A food truck "park" in San Francisco
photo credit: (Credit: Carnesaurus)
Food trucks may become part of the Healdsburg vibe in the future, after elected leaders agreed to explore the possibility Monday. 
A final decision is likely months away. City officials vowed to conduct outreach, and consider locations, hours and a cap on vendors.
 
In introducing the concept, vice mayor Osvaldo Jimenez said he is cognizant of, respects and does not want to undermine the financial success of Healdsburg's restaurateurs.
 
 "But I also think it's really important on the other side to make sure that working class families have food options in town and having a designated area on a bi-monthly basis, or whatever frequency council decides, but I think having a place we can sanction as either an event or amend our city ordinance to allow food trucks to come to the community center, that was the goal of my introduction of this topic."
 
Members of the public addressing the council Monday were largely supportive. Equipment, permits, licensing and extreme rents largely prevent all but the best capitalized entrepreneurs from setting up shop. Legalizing food trucks beyond special events and farmer's market days, could be a viable pathway for innovative chefs with more chops than investors.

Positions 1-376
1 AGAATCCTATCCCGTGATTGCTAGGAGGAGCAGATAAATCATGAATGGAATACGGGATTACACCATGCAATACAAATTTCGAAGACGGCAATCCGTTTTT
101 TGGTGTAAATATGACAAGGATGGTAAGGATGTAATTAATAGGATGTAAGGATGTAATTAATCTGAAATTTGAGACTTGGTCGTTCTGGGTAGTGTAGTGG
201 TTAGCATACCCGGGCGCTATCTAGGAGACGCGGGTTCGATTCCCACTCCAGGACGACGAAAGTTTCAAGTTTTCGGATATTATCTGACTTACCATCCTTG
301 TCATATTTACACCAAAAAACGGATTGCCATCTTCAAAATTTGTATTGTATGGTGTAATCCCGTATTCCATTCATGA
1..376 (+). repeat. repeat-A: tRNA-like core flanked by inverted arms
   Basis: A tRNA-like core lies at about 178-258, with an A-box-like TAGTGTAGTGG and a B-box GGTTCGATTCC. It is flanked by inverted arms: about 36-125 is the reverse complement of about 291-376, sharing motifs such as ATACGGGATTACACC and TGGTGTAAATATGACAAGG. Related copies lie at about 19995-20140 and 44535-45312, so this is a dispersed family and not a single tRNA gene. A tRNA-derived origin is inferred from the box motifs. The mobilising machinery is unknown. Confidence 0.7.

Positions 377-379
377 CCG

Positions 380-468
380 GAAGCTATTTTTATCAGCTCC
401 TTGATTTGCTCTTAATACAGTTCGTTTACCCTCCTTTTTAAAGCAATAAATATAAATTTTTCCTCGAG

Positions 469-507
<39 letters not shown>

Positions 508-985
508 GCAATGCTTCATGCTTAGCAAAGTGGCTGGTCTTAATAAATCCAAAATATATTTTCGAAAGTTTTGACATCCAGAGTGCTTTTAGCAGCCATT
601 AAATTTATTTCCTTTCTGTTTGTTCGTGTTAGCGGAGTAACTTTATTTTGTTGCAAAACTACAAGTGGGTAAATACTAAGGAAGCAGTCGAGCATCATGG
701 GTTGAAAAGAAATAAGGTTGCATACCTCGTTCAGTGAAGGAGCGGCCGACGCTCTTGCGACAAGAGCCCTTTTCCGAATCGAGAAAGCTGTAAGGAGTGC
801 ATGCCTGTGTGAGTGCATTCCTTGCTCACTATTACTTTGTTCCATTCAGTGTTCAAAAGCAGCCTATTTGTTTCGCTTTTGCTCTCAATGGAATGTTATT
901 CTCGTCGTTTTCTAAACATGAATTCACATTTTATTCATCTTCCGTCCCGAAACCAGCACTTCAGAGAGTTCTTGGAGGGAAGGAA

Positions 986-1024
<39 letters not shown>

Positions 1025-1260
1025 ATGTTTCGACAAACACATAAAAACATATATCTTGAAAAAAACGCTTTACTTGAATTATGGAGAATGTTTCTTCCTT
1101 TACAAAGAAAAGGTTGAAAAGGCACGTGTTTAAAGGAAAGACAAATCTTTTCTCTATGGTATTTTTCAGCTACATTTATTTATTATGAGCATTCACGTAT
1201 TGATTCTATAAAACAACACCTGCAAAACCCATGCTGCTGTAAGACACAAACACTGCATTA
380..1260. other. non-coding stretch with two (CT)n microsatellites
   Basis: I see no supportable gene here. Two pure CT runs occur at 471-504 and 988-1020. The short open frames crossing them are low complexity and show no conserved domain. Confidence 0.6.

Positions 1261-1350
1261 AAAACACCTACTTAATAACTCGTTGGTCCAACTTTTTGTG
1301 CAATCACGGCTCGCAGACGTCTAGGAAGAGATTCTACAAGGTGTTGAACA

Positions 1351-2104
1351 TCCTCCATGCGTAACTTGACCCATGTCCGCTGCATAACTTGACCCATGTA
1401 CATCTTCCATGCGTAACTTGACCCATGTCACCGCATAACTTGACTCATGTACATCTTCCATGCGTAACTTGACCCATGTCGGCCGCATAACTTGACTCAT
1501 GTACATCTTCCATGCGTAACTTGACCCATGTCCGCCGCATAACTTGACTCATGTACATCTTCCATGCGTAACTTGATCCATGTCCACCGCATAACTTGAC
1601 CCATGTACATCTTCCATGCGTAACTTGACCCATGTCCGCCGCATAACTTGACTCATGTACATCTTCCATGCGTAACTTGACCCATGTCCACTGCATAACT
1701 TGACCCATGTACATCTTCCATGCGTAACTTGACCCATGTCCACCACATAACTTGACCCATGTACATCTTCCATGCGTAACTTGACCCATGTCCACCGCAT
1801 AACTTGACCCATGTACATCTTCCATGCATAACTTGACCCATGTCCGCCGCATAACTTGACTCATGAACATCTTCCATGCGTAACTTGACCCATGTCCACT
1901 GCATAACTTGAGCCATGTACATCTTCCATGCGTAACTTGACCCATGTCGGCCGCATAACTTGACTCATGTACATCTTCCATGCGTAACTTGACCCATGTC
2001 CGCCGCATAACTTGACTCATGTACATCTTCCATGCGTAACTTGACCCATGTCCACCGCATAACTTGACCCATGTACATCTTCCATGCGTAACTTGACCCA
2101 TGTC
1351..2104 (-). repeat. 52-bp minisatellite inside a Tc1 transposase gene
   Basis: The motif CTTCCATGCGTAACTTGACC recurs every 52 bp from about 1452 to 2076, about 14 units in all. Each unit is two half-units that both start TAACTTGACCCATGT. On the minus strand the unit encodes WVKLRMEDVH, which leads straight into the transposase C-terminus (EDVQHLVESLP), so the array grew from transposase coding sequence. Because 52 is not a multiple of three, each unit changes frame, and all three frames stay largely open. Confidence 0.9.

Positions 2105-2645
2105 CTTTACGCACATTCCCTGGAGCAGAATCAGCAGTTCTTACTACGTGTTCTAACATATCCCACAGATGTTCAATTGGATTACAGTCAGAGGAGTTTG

That was among the arguments presented by Healdsburg resident Luisa Lopez, who says the addition of food trucks could bring additional vibrancy and community. 
 
"Low income and disadvantaged communities do not dine downtown, they do not congregate downtown, they only sustain downtown businesses through their hard work happening in the back (of the) house," she said.
 
 Any discussion will likely continue in the new year as to locations, hours and other aspects, along with feedback from restaurant operators and the business community.
 
Councilwoman Ariel Kelley said she is hopeful food trucks can fit in. 
 
"I would love to see us look at a program where we had, we would look at places within the city to actually permit a food truck park that would be a physical location that was always for food trucks, and then also looking at zones within the city that could allow them to operate and wouldn't take away from the downtown businesses."
 
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